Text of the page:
Partisans often complain of the partisan bias in media coverage, which these critics say systematically disadvantages whatever political viewpoint they prefer. Conservatives decry "National Liberal Radio" or, more plausibly, the leftward slant of MSNBC, whereas liberals mock the "fair and balanced" moniker of FoxNews.
The first year of the Tea Party movement provides yet another litmus test of these charges. This movement represents a new and vocally conservative actor that might tempt different media outlets to cover it in ways that reflect underlying biases.
To test for such prejudice, the University of Washington undergraduate students in my Political Deliberation course created a series of content analytic categories that they applied to a representative sampling of 55 news articles from April 2009 to April 2010 collected by UW graduate student Wenlin Liu. Extracted from the websites of FoxNews, NPR, and CNN, this sample is small, but some of its findings are striking.
At the very least, a careful look at these articles suggests interesting differences—and surprising similarities—in how these outlets have covered the Tea Party.
One might expect that different networks would vary in whether they see the Tea Party as helping or hurting the two major political parties. Students calculated the number of lines in each article that suggested how the Tea Party was affecting each party, and from this, I calculated a simple index from minus 10 to plus 10 to measure the Tea Party's impact.
On balance, CNNs reporting suggested that the Tea Party would hurt the GOP a little (-5) but have no effect on the Democrats. NPR suggested it could hurt both parties (-6 for GOP, -4 for Dems), and FoxNews' reporting suggested it would be a net benefit for the GOP (+5) and devastating for the Dems (-10).
Next, consider how the media report on the general public's sentiments toward the Tea Party. To date, every poll conducted has shown divided public opinion, with many Americans supporting the Tea Party and many others opposing it. Nonetheless, every one of the media outlets was more likely to include text indicating public support for the Tea Party than text indicating public opposition. NPR and Fox had roughly equal numbers, with three-quarters of their articles mentioning public support compared to only two-thirds noting opposition, whereas CNN devoted relatively few lines to either sentiment.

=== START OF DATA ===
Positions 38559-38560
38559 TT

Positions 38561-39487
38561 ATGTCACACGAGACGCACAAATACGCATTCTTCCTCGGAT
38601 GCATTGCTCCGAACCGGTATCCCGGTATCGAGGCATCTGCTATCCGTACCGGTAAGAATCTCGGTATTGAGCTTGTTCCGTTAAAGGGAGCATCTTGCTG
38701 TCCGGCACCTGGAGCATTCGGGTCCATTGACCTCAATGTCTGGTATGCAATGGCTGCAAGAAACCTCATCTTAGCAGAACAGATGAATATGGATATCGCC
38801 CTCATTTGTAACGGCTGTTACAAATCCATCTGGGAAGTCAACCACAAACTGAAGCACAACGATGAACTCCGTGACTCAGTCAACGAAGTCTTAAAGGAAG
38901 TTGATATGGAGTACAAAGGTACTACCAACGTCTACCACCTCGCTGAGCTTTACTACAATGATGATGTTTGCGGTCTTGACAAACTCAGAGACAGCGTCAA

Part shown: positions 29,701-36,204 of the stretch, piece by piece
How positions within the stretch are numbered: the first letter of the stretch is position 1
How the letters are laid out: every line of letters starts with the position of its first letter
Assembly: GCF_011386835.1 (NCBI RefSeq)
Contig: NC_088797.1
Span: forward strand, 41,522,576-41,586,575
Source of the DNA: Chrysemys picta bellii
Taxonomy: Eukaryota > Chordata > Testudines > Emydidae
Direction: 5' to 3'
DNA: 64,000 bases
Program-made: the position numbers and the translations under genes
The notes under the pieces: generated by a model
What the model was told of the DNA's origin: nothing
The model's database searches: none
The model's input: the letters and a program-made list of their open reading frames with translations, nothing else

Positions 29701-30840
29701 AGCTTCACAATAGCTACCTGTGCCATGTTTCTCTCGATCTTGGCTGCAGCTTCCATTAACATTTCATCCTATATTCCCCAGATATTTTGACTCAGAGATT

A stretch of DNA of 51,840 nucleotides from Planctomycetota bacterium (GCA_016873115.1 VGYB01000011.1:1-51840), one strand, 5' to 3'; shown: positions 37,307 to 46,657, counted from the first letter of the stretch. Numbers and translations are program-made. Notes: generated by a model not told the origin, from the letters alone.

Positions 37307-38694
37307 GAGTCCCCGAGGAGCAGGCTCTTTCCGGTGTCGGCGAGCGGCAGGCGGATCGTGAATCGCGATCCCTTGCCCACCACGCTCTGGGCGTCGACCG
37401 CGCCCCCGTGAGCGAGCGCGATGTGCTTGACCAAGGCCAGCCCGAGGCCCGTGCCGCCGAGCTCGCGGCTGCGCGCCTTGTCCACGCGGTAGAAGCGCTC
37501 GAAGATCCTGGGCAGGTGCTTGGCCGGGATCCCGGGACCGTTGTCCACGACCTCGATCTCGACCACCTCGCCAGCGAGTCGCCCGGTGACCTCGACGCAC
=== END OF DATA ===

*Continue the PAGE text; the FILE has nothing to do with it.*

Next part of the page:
A particular feature my students chose to investigate was how the first and last source cited in each story portrayed the Tea Party. These citations have special importance because they capitalize on either the primacy effect (the strong impression from the first thing you hear) or the recency effect (you remember the last thing that you hear). The pattern was roughly consistent across all three sources: 56 percent of the first sources had something nice to say, only 18 percent were critical, and the remainder were neutral. As for getting in the last word, 49 percent of the last sources cited ended on a positive note, and 35 percent closed on a negative one.
Looking at the types of sources used by these different media outlets reveals the most striking differences among the networks. The articles at CNN.com distinguish themselves for their thin sourcing. CNN used the fewest sources overall, with a relatively even sprinkling across the spectrum (favoring Republicans, academics, and pundits). The articles at FoxNews had the largest number of political and official sources, giving the most ink to Tea Party organizers/officers and almost no quotes to the lay public.
NPR stood out compared to CNN and Fox as the most likely to include in its stories the voices of ordinary citizens, along with Tea Party participants and organizers. NPR also showed the clearest imbalance in sourcing. These articles quoted seven Republicans for every Democrat, and a quarter of the articles included Tea Party organizers compared to almost none featuring anti-Tea Party citizen demonstrators or activists.
Once again, these findings come from the small sample of Tea Party articles produced by CNN, NPR, and FoxNews thus far. Moreover, the codings were an undergraduate project, not a formal academic study. In spite of those limitations, these data make clear that the Tea Party organizers needn't rely exclusively on FoxNews to get out its message. In the Tea Party’s first year, the media represented in our sample offered more than a fair shake and presented a relatively muted opposition. As the November 2010 election approaches, that pattern of coverage may change, but one can expect that the favorable early reporting benefitted the movement and helped make it the force it has become today.
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